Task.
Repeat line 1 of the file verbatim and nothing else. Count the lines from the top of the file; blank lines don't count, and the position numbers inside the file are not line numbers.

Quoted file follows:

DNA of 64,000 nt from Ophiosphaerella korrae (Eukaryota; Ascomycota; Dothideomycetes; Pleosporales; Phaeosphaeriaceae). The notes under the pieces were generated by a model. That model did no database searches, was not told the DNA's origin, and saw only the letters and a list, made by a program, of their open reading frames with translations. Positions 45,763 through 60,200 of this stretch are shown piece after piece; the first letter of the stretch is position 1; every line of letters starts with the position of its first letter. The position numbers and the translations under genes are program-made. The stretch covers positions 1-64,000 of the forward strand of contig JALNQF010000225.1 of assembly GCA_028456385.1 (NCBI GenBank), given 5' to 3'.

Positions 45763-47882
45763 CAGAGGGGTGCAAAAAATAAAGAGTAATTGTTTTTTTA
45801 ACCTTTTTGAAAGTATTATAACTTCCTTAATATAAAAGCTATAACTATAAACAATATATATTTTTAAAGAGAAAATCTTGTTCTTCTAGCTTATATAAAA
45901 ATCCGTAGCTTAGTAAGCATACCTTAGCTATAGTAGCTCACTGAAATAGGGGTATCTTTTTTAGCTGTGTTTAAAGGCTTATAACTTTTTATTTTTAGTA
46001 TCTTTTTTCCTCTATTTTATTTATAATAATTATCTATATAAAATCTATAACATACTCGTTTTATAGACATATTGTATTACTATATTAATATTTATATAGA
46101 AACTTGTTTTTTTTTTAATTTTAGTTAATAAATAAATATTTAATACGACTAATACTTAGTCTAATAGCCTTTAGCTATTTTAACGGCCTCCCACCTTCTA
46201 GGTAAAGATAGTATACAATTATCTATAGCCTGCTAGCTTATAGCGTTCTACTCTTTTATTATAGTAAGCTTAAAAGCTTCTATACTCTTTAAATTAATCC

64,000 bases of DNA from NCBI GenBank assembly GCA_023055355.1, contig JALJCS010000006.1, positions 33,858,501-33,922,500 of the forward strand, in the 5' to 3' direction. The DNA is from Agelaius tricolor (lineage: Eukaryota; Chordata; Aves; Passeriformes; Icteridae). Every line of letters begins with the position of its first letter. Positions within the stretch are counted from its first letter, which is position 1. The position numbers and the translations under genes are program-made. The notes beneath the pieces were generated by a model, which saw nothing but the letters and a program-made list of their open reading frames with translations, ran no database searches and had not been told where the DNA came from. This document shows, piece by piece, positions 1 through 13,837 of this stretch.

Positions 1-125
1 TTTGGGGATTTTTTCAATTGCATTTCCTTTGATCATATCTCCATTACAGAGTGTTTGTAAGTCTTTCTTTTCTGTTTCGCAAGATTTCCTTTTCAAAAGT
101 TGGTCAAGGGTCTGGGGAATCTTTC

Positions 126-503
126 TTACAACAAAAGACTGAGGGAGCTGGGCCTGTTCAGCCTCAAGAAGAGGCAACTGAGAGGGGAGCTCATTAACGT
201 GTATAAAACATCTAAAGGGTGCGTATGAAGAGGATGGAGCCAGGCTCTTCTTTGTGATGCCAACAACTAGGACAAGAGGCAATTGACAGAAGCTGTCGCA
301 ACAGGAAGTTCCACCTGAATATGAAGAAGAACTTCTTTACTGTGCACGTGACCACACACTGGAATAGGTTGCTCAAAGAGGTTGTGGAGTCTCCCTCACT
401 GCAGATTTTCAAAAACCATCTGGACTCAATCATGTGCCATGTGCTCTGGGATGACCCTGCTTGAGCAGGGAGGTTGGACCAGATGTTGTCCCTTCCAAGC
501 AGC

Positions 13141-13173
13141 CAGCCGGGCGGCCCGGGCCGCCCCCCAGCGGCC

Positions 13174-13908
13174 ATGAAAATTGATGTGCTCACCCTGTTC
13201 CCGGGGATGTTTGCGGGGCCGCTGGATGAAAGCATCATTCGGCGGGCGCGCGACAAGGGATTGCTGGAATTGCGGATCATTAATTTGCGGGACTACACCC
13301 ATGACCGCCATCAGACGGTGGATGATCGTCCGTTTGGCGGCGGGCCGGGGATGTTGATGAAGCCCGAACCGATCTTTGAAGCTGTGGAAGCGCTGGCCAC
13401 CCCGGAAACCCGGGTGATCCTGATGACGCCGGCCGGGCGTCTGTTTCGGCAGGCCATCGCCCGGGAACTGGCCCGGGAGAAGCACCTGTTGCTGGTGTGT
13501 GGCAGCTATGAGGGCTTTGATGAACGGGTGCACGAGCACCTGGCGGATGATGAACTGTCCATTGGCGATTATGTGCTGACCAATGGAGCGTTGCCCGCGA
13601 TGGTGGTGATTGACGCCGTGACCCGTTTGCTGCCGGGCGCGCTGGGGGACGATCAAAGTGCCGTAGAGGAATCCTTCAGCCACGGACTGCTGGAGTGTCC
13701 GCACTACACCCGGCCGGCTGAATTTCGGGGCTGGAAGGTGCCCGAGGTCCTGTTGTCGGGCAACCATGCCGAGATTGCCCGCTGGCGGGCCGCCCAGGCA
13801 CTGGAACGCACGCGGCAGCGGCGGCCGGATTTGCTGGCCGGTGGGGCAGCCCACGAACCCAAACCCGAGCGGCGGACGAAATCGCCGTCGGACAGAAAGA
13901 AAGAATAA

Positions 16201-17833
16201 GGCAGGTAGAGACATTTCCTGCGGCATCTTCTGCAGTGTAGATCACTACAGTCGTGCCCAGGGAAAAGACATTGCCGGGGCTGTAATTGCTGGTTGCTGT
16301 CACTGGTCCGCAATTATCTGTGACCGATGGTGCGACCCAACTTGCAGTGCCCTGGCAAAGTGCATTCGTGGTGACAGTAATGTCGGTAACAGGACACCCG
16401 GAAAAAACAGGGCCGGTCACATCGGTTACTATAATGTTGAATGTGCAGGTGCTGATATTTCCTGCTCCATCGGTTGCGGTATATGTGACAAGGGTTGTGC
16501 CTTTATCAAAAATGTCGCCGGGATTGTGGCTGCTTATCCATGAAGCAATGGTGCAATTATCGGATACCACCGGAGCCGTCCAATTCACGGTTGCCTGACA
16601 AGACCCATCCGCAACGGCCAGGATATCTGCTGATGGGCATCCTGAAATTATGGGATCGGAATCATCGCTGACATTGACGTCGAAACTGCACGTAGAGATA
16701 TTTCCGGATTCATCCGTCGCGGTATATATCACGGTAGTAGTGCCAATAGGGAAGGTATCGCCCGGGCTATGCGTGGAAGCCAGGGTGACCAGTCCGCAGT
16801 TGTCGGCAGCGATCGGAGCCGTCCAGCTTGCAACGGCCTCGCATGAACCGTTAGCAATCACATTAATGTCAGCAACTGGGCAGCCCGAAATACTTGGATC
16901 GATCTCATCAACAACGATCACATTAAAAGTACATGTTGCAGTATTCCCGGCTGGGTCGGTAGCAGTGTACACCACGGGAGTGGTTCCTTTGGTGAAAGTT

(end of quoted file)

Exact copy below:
DNA of 64,000 nt from Ophiosphaerella korrae (Eukaryota; Ascomycota; Dothideomycetes; Pleosporales; Phaeosphaeriaceae). The notes under the pieces were generated by a model. That model did no database searches, was not told the DNA's origin, and saw only the letters and a list, made by a program, of their open reading frames with translations. Positions 45,763 through 60,200 of this stretch are shown piece after piece; the first letter of the stretch is position 1; every line of letters starts with the position of its first letter. The position numbers and the translations under genes are program-made. The stretch covers positions 1-64,000 of the forward strand of contig JALNQF010000225.1 of assembly GCA_028456385.1 (NCBI GenBank), given 5' to 3'.